Keeping People “Off The Island”

There have been a number of people I’ve talked to lately that have opened up about the presence of “loneliness” in their lives, even though they are (by all outward appearances) typically happy people, with plenty of friends and lots of social activity. In our culture, such an admission seems almost counterintuitive, yet as many are discovering, it’s a growing trend.


Despite appearances, people are largely finding that our busy, stress-laden lives are becoming more and more compartmentalized. It’s almost a necessity for it to be so, just to keep your head straight with all the things vying for our attention. We’ve got the work compartment, the home compartment (with sub-compartments for various family members), the neighborhood compartment, the friends compartment (with its various sub-compartments), hobbies, kids’ activities, social obligations….

It stands to reason with having all these different compartments, being able to “close the file” on one to effectively move our focus onto another is a smart use of our energies. However, there’s a social component to this that we’re starting to see the downside of.

When people have their lives compartmentalized – the way you have files on your computer compartmentalized – that separation between each compartment trains them to not think about things from one compartment while thinking about another. While it might be smart thinking regarding “things” (i.e. work, household chores, vehicle maintenance, etc.), unfortunately people are not exempted from being compartmentalized as well.

What does this end up breeding in our lives? Well, first and foremost it breeds the habit of not thinking about people unless we’re thinking about the compartment that they’ve been assigned to. For example, my wife and I coach our daughters’ soccer teams. Since I don’t spend my entire week thinking about the soccer teams, I naturally don’t think about the team members and their families unless I’m focusing on something that has to do with that “compartment”.

“What’s the harm in that?”, you might be thinking.

Superficially, there might not be much harm in it, because they are very likely not expecting me to be spending my entire week thinking about them. Digging a little deeper though, there might be one kid on one team who doesn’t really have a lot of positive going on at home, and that kid just might be viewing “team time” completely differently – enjoying the ability to have clear-cut goals and things to work on and excel in, and being able to receive positive encouragement from coaches looking for opportunities to encourage them.

“Wait a minute, weren’t we talking about loneliness?” This is precisely where loneliness comes in.

As adults, we’re no strangers to the concept of having responsibilities. There are many places to be and things to do each day, each of which likely having its own “compartment”, which causes us to isolate ourselves from the things within each compartment when we’re not actively engaging them. Again, it might seem counterintuitive to think this would breed loneliness, but look a little deeper.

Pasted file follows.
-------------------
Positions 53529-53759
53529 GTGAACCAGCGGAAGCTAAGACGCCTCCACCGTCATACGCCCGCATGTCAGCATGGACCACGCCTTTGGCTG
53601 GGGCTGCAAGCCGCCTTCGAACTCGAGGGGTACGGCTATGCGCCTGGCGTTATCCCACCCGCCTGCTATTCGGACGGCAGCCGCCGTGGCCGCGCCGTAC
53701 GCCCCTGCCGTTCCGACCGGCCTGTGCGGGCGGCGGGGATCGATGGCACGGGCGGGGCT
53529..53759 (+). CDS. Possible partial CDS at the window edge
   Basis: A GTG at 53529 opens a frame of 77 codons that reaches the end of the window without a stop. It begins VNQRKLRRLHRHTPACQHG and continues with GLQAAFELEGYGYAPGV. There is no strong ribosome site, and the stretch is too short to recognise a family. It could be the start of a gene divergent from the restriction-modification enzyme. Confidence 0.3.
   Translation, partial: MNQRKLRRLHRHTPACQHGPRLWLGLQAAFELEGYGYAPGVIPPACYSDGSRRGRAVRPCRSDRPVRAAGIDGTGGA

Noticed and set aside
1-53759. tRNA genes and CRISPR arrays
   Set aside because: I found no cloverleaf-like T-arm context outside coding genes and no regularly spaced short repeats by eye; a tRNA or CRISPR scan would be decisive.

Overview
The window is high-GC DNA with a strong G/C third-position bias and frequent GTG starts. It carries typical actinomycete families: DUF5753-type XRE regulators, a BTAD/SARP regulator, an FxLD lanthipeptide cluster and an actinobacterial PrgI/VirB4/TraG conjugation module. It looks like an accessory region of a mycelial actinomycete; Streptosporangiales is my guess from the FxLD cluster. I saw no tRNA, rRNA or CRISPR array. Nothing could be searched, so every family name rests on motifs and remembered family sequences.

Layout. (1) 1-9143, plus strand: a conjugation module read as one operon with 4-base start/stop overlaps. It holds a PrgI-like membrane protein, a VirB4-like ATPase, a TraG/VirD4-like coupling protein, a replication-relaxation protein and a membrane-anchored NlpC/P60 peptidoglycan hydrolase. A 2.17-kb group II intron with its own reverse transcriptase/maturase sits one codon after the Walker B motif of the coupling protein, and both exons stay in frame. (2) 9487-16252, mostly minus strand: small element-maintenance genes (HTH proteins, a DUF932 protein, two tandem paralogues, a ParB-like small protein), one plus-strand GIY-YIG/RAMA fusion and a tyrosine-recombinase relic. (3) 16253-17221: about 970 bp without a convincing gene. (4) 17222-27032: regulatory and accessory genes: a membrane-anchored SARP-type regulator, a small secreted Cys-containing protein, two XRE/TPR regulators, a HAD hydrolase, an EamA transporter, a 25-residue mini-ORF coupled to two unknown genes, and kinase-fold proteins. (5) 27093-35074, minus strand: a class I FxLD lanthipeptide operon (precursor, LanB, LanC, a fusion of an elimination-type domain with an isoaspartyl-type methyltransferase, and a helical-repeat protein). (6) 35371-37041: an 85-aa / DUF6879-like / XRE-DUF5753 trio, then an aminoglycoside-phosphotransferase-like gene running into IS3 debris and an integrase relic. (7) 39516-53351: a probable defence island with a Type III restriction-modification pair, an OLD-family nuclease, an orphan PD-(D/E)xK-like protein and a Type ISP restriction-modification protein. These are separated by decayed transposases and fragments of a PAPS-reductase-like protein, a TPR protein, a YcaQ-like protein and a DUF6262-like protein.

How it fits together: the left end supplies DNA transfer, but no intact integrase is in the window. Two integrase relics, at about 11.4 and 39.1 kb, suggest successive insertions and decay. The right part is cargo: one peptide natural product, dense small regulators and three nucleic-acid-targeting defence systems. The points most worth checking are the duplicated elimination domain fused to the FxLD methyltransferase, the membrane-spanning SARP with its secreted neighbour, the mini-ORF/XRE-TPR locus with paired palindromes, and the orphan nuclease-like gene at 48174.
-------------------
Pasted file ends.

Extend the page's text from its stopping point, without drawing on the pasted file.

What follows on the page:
When do we feel lonely? Don’t get suckered into thinking that it’s something that only happens when no one else is around, though it can happen then. It often can happen when there are people all around us.

I would suggest that loneliness happens more from being (or feeling) disconnected from those around you than from being physically absent from others.

* * * * * * *

When we lead ever-increasingly compartmentalized lives, it becomes easier and easier to be disconnected from people:

“I’d love to spend more time with you honey, but I’ve gotta get to work.”
“I’d love to hang out with you after work, but I’ve got stuff I’ve gotta get done at home.”
“We don’t have time for that right now, we’ve gotta get to soccer practice.”
“Sorry I don’t have time to sit and talk with you after practice, we have to hurry and get some dinner so the kids can get their homework done and get to bed on time.”
“We don’t have time to try to find your doll’s missing shoe, get dressed, we have to get to church.”
“I’d love to sit and chat with you about some things that moved us from the sermon today, but I’ve gotta get to room ____ to serve.”
“Yeah bro, I’d love to sit and catch up with you but we’ve got ____ to do at home.”

* * * * * * *

You might be thinking “That sounds more like disconnection due to an overly busy schedule”, but that would be superficial and short-sighted. No, I’m not trying to be insulting, I’m trying to be real with you.

When things are important to us, we make time for them; when we view things as no more pressing or important than average, we have no problem allowing them to sink back into “the routine” and not put the extra effort into them they might be asking for. It’s just another thing looking to take energy from us, and it’s not worth it enough to us to give that.

This is where this problem is rooted.